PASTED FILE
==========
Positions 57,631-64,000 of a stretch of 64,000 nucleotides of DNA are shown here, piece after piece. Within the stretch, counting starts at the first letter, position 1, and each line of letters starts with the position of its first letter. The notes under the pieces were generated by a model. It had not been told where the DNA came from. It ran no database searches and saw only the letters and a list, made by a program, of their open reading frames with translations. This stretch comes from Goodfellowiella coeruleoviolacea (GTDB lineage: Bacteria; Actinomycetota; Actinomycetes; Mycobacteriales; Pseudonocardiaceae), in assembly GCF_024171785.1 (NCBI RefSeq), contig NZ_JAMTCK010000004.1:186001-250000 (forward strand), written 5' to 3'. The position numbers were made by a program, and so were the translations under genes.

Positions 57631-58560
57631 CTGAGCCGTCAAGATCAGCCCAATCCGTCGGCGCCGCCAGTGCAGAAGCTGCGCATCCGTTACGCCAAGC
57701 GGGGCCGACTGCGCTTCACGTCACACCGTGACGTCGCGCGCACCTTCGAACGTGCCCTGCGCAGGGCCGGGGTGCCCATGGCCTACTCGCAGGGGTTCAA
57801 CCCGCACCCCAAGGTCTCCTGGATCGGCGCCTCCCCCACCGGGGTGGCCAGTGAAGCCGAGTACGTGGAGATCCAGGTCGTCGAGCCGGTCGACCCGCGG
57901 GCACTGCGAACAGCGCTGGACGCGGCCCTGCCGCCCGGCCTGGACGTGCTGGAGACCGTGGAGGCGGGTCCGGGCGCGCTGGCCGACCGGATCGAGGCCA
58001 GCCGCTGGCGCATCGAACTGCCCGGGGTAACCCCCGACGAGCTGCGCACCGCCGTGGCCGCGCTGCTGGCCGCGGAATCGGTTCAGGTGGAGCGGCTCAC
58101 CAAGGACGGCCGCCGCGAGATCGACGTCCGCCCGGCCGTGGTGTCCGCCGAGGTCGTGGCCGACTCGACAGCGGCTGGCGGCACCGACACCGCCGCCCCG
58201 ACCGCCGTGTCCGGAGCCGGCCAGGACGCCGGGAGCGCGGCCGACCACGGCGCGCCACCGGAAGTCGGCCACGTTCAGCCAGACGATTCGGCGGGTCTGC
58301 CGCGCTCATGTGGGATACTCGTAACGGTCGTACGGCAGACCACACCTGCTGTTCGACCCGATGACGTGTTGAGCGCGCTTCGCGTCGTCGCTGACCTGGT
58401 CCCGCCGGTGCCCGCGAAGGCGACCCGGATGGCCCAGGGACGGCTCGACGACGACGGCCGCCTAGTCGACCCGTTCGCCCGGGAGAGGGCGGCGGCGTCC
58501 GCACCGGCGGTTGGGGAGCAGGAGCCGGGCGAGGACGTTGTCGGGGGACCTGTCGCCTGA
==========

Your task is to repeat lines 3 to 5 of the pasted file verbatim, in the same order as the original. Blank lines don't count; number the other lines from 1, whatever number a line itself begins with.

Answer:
57631 CTGAGCCGTCAAGATCAGCCCAATCCGTCGGCGCCGCCAGTGCAGAAGCTGCGCATCCGTTACGCCAAGC
57701 GGGGCCGACTGCGCTTCACGTCACACCGTGACGTCGCGCGCACCTTCGAACGTGCCCTGCGCAGGGCCGGGGTGCCCATGGCCTACTCGCAGGGGTTCAA
57801 CCCGCACCCCAAGGTCTCCTGGATCGGCGCCTCCCCCACCGGGGTGGCCAGTGAAGCCGAGTACGTGGAGATCCAGGTCGTCGAGCCGGTCGACCCGCGG